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A Modern Simulation Approach for Pharmaceutical Portfolio Management Kirk Solo and Mark Paich. International Conference on Health Sciences Simulation (ICHSS'04), January 18 - 21, 2004, San Diego, California, USA

By creating an integrated simulation environment that models the underlying structure of a pharmaceutical enterprise portfolio it becomes possible to identify the optimal longitudinal allocation of finite resources across the constellation of available investment opportunities. The implementation of a hybrid approach that integrates multiple modeling techniques and analytic disciplines allows for a comprehensive environment that captures the underlying dynamics that drive observed market behavior. The implementation of an object oriented model structure constrains the models complexity by supporting dynamic re-use of both structure and logic.
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Agent Modeling of Hispanic Population Acculturation and Behavior Lyle Wallis, Mark Paich, and Andrei Borshchev. The 3rd International Conference on Systems Thinking in Management (ICSTM 2004), May 19 - 21, 2004, Philadelphia, Pennsylvania, USA

In recent US Census data widely reported in the press “Hispanics” have become the largest minority group in the US. Using simulation modeling technology we look at some of the structural forces that shape the characteristics of the Hispanic population. The model creates a simulated Hispanic population whose level of acculturation to the broader population of which it is a part dynamically varies according to individual choice. The modeling technique used draws on both System Dynamic and Agent based paradigms both supported by innovative AnyLogic software. The representative Hispanic population is disaggregated down to the individual level as individual agents. Each agent makes choices stochastically as modulated by its current state and the outside environment that it is in.
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Geographically-Enhanced Mathematical Models of HIV Dynamics Bobashev G.V., Zule W., Root E.D., Wechsberg W.M., Borshchev A. V., and Filippov A.E. NIDA Symposium on AIDS, Cancer and Related Problems, May 26, 2004, St. Petersburg, Russia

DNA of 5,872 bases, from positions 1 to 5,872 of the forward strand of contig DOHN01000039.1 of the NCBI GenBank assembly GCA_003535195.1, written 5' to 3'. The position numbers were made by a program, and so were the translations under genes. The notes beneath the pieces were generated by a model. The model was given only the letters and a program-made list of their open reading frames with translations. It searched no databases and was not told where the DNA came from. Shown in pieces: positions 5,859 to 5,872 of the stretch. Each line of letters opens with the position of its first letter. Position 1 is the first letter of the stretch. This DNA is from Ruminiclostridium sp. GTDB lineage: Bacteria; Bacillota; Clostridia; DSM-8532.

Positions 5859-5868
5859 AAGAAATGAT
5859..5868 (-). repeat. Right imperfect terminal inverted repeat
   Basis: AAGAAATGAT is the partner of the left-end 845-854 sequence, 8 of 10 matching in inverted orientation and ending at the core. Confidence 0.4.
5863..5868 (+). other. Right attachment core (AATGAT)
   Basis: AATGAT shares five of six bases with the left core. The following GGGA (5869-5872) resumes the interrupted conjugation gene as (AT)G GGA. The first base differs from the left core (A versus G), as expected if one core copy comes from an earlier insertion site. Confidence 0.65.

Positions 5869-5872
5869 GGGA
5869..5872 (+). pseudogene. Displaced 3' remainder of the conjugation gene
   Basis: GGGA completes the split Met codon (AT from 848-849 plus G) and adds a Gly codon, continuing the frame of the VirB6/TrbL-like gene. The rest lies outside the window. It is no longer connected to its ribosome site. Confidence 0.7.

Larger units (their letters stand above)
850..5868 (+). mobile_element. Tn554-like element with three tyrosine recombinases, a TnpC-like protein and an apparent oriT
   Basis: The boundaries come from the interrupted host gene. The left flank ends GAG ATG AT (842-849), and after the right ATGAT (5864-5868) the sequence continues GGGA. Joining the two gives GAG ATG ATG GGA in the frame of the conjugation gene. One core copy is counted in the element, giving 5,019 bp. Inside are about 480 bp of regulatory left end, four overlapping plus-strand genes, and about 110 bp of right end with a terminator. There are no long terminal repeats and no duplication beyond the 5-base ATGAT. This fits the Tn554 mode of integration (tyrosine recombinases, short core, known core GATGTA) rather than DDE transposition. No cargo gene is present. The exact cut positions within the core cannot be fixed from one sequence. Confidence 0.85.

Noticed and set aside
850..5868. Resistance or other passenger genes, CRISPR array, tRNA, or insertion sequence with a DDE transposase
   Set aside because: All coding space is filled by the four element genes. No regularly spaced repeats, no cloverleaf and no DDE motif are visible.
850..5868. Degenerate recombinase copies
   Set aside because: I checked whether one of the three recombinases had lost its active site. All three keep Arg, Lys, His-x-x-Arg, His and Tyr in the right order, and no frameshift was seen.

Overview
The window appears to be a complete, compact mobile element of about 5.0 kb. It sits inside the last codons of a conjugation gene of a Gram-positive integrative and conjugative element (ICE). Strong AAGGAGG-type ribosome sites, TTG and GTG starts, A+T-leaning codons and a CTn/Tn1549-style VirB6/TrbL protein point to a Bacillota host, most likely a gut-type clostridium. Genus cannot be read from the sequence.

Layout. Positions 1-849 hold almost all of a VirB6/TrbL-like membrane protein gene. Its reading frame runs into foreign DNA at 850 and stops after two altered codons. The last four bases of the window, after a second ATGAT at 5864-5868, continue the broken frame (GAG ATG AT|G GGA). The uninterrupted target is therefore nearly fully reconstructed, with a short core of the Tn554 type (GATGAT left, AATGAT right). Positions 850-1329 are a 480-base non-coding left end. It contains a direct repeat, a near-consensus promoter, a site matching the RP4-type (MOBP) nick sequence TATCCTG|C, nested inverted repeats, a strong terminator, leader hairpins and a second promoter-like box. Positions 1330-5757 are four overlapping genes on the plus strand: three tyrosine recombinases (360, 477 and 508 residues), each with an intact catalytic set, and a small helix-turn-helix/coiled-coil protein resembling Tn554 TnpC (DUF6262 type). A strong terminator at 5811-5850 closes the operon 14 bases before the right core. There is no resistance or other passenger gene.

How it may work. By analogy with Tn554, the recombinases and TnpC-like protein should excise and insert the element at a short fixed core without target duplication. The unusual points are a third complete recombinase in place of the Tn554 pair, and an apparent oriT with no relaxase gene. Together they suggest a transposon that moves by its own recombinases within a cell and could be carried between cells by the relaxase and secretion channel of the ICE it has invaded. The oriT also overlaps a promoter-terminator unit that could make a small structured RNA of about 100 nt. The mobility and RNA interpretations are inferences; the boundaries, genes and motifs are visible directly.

Mathematical modeling is a relatively new but fast developing area of HIV studies providing researchers with an additional dynamical dimension in epidemiological work that allows scientists to simulate the consequences of various intervention and prevention scenarios. We illustrate these concepts by presenting a model that describes Injecting Drug Users (IDU) networks, injecting behavior and HIV/HCV spread within the networks. This individual-based (also called agent-based) model is used to investigate the impact of the introduction of Integralcannula syringes (ICS) instead of commonly used Detachable Needle syringes (DNS). Laboratory experiments have shown that ICS retain approximately 1000 times less residual blood (<.001 ml vs. 1ml) following injection and rinsing than DNS thereby decreasing risk of HIV/NCV transmission by nearly 100 times after 2 rinses.
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Scalable Mathematical Models for Substance Use: From Social Networks to the Whole Populations Georgiy V. Bobashev, William A. Zule, Elizabeth D. Root, Wendee M. Wechsberg, Andrei V. Borshchev, and Alex E. Filippov. The College on Problems of Drug Dependence 66th Annual Meeting, June 12–17, 2004, San Juan, Puerto Rico

Mathematical modeling is a relatively new but fast developing area of substance use field providing researchers with additional dynamical dimension in epidemiological work and allowing scientists to simulate the consequences of various intervention and prevention scenarios. We illustrate these concepts by presenting two models. The first model describes Injecting Drug Users (IDU) networks, injecting behavior and HIV/HCV spread among the networks. The size, structure of the networks as well as frequency of injecting and HIV risks were obtained from published literature on urban IDU networks. This individual-based model was used to investigate the impact of introduction of Integral-cannula syringes (ICS) instead of commonly used Detachable Needle syringes (DNS).